Twin Beeches -- an Illinois Love Story
Author: paul schoaff

Chapter 54
Resurrection, Redemption and Running


The Hounds are Loose, the Fox goes to Ground


Several frantic minutes later, the operator began to  understand where David was calling from and, perhaps, another minute for the first state trooper she contacted to grasp the nature and location of the emergency.  When he got on the line with David the signal was fading. 


They had to repeat themselves frequently while David told them what he knew, that a madman had shot him and was holding a woman hostage in one of the two houses at 'Twin Beeches'.  The Trooper's GPS database didn't actually include such places by name and several more minutes and phone calls were needed to pin down where that place sat, up above Sheldon's Grove, above the river bottom and route 100, on the bluff.


Finally, it took all the rest of the power in the phone to get the trooper to understand if they showed up at the house, then MJ and the Baby might be at great risk.  The phone finally faded away for the last time. 


Frustrated, David threw the phone to the floor and turned to find himself staring into the dark eyes of Eddie Hawkins.   He looked for something, anything, to grab to defend himself, but before he could do much more than panic, Eddie put his hand on David's forearm and spoke softly and plainly to him.


“It's alright, David.  MJ told me your name and I don't want to hurt you. I’m really glad you aren’t dead!   I came over to this house to look for more food and a gas can, and I heard you talking on the phone.  How in Hell did you get away from Buddy?”


“Am I hallucinating”, David wondered aloud.  Both the escapees were here, at Twin Beeches, one out to kill him and the other offering to help him.  He struggled for a moment with the idea, then, from loss of blood sunk weakly to the floor.  Had he wanted to resist, there was no strength left in him to do so.


Eddie tightened the temporary tourniquet again, loosened while David was talking to the Trooper. Blood had been spurting from the leg wound, and the tourniquet was slowing it, not stopping it.  Outside the old house darkness won again as another wave of the storm marched across the prairie toward the bluff.  As quickly as he could, Eddie slid David down the hallway, got hold of his shirt to hold his head up to keep it from bumping on the stairs and let him slide down slowly to the first floor.  Looking around the kitchen, he saw and grabbed a bunch of six hinge pins, cleaned and shiny and drying on the counter.  He reached into David's coat and found the keys to his pickup truck, then pulled the carpenter through the mud and lifted him into the back of the truck.  Then, the gasoline can.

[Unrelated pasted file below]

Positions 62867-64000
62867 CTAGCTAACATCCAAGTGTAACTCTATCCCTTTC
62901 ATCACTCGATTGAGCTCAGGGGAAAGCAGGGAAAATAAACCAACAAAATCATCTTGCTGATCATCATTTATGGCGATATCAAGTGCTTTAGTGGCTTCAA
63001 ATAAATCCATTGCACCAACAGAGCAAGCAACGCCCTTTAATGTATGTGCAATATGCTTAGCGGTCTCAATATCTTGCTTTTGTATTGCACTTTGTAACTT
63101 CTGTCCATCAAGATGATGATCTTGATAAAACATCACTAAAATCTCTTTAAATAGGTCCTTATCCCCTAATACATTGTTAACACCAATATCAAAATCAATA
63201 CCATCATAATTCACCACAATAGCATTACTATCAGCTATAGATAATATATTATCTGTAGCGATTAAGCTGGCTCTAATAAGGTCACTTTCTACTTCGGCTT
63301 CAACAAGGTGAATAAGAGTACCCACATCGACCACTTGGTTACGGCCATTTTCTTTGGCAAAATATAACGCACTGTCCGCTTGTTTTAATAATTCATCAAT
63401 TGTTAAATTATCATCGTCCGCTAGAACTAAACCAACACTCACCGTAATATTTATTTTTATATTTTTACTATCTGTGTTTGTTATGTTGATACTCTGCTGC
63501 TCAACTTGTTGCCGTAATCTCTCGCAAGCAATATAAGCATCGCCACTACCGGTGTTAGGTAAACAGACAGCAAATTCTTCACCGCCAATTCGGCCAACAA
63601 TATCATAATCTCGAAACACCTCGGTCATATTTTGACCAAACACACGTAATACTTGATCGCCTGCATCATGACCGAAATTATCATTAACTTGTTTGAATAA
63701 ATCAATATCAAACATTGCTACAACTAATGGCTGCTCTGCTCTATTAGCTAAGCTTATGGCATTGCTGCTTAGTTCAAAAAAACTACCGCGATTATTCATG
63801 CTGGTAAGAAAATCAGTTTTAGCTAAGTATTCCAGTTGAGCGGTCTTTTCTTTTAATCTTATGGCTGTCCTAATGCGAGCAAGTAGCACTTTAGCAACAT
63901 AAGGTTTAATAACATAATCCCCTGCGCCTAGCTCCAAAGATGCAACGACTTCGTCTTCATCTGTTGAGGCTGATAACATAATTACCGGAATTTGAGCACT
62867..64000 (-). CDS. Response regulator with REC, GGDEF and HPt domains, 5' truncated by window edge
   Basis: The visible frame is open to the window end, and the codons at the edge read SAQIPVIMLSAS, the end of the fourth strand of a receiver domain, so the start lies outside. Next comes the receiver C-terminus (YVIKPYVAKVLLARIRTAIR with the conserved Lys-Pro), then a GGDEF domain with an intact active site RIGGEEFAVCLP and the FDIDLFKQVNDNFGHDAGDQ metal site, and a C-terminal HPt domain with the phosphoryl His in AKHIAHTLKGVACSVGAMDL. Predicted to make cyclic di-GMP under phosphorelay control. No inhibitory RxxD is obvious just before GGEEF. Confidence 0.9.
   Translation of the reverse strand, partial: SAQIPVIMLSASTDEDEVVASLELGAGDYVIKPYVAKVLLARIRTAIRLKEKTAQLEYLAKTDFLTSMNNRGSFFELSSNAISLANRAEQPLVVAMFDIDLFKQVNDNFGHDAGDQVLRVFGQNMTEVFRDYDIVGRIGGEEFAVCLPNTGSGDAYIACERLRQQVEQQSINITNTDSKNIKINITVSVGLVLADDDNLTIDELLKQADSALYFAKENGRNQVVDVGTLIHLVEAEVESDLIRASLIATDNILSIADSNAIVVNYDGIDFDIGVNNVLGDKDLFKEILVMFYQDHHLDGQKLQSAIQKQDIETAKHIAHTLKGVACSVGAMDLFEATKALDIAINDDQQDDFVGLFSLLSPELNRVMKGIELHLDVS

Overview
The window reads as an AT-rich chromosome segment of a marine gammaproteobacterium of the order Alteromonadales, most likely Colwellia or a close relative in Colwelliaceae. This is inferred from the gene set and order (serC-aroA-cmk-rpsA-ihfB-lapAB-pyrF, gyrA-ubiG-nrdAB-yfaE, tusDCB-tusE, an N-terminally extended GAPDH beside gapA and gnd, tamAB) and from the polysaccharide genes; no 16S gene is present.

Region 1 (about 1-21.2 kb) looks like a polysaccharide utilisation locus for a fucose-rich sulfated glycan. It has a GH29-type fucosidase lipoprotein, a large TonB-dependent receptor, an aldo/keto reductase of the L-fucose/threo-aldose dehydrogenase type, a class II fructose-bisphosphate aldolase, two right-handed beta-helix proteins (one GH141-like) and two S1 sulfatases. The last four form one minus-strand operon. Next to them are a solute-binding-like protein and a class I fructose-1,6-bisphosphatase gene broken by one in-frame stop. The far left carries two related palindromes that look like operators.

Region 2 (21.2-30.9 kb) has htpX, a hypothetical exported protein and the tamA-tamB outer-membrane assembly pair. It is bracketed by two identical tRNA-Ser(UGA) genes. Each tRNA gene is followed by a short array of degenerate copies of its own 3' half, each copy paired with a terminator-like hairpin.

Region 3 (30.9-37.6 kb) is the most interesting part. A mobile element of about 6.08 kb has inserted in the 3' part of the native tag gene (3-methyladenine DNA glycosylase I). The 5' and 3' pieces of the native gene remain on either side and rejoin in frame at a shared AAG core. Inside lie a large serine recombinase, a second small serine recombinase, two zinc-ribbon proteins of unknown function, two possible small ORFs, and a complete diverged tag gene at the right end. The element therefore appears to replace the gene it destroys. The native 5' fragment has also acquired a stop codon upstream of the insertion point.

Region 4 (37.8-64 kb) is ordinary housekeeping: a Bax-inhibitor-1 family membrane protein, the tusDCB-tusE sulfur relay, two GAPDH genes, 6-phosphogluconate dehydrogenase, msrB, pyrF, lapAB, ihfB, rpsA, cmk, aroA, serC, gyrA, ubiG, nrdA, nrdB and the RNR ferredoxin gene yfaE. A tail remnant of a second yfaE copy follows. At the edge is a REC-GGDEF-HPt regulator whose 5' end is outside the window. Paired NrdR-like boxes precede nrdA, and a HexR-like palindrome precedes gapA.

Finally, he sprinted back to the house splashing water and hoping the exposed bluff wouldn't attract any lighting just that moment.  He found Buddy, cowering in the kitchen against the storm, fidgeting with his gun, muttering and nervously watching me and the Baby.


Eddie grabbed the briefcase and the other paperwork from the post office.  He eased his left foot toward his cellmate and bent his knees slightly,  “I have to go, now, and I'm taking the girl and the baby.”


Buddy started, like being shocked.  “We have to go?  Now?”


“No," said Eddie, "you get to stay.”  With a fist full of hinge pins, and a short uppercut, he hit Buddy once, precisely on the point of his jaw, knocking him senseless for just long enough.


In almost less time than it takes to tell, Eddie and I and little Becky were in David's truck, speeding and sliding on the muddy road down the hill toward the county road and the state highway and the river beyond.  The troopers weren't there yet, so the gasoline for the skiff wouldn't be needed.  When we reached the highway, Eddie slid David out of the back of the truck and put him along the side of the road.  He checked the tourniquet one last time.


Far off in the distance, he had seen the flashing blue lights of a police cruiser, so he grabbed a magnesium flare from the emergency kit and struck it, and stuck it into the ground ten feet away from the prone figure of the young carpenter.  Hurrying away, we took the first side road he came to, and he worked his way, expertly, through little roads and paths in the Spoon River/Illinois River Bottom the whole ten miles, and after most of an hour at last, to the Havana Bridge and across into the old Illinois River city.



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